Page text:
Fiona Stafford began her essay on the Willow by observing that for poets and dramatists it has long been the tree of loss, abandoned lovers, and broken hearts. Shakespeare had Desdemona singing her willow song on the last night of her life and Ophelia sinking into the brook by the willow:
There is a willow grows askant a brook,
That shows his hoar leaves in the glassy stream;
There with fantastic garlands did she come: [….]
There, on the pendent boughs her coronet weeds
Clambering to hang, an envious sliver broke;
When down her weedy trophies and herself
Fell in the weeping brook.
Something about this tree, it seems, makes everyone want to weep – but the problem, as Stafford pointed out, is that many such references to the willow in folk songs (and in Shakespeare) pre-date the arrival of the Weeping Willow in Britain in the 18th century. It’s claimed that the Weeping Willow was first introduced by the poet Alexander Pope who received a basket of figs from Smyrna in Turkey. Noticing that one of the twigs making up the basket was still alive, he planted it in his garden in Twickenham where it grew into the willow tree from which, it’s claimed, all others have been propagated. By early 19th century the Weeping Willow was widely recognised, not least due to the willow pattern pottery designed by ceramics artist Thomas Minton (who also invented the legend which the design illustrates).
So Shakespeare’s willow, and the willow of old folk songs, must have belonged to one of the many indigenous varieties – white willow, crack willow, bay willow, etc, etc. The easiest of trees to propagate, the pliable branches of the quick-growing willow have been used for basket-weaving, wicker-work, cradle-making, thatching or fencing. Osiers, the shrubby willows (above), are the best for basket-making, with stems so strong and pliable that they can be woven into wickerwork without snapping.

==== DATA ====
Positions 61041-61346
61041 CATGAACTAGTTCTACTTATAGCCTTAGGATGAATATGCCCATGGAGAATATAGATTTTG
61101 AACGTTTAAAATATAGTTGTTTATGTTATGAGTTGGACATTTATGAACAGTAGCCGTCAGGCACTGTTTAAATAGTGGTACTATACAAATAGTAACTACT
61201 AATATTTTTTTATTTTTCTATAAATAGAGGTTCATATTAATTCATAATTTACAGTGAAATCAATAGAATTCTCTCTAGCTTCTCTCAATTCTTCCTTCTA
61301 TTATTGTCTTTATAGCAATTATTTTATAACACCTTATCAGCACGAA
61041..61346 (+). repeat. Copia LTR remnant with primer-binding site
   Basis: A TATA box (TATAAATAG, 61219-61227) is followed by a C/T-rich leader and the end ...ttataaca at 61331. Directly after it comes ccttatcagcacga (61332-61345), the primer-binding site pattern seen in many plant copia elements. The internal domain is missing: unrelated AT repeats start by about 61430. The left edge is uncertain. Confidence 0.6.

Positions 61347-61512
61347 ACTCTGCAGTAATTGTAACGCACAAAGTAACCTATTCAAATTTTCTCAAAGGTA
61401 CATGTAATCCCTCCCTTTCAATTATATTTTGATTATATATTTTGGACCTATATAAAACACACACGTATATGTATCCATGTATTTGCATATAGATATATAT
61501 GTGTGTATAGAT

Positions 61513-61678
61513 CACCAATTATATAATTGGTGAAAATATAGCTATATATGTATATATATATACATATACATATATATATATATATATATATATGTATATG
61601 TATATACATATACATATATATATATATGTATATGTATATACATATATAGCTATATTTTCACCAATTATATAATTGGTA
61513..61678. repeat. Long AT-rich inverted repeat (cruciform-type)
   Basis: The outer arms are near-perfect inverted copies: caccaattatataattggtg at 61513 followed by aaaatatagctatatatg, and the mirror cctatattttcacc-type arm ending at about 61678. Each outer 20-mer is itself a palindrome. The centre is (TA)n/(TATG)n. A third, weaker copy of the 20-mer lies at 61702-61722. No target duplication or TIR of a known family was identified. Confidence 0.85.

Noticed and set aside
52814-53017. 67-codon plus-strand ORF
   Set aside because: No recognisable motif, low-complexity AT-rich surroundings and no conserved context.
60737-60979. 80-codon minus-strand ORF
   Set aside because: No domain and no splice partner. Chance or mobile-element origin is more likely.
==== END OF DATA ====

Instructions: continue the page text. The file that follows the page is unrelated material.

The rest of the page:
A dramatic symbol of the past importance of the willow for local economies is, as Fiona Stafford noted, Serena Delahaye’s giant willow man (above), a prominent landmark beside the M5 northbound between junction 24 and 23, near Bridgwater in Somerset. The sculpture stands 40 feet high and is made of locally grown black maul willow, woven around a steel skeletal frame. The current figure is the second on the site. The original was destroyed by fire in 2001. We have seen it from a speeding car on our way to Cornwall: a celebration of the traditional local industry of the Somerset Levels. Fiona Stafford offered a reminder that in Wildwood: A Journey Through Trees, Roger Deakin devoted a chapter to the willow growers of the Somerset Levels.
The willow’s fortunes have fluctuated over the centuries, according to the practical needs of the time. In times of war its lightness and flexibility meant that it was used to make artificial limbs, while willow charcoal was used to make gunpowder. Doctors also used the charcoal for dressing wounds, and willow was used as a remedy for fever and rheumatism. Pain relief derived from the willow’s salicylic acid, which yielded aspirin. Eventually this led to the development of salacin, an anti-inflammatory agent that is produced from willow bark and which is closely related in chemical composition to aspirin. Willow charcoal is not only the best for sketching, but has also been used to manufacture medicinal biscuits aimed at aiding digestion – thus the grey dog biscuits mentioned at the start.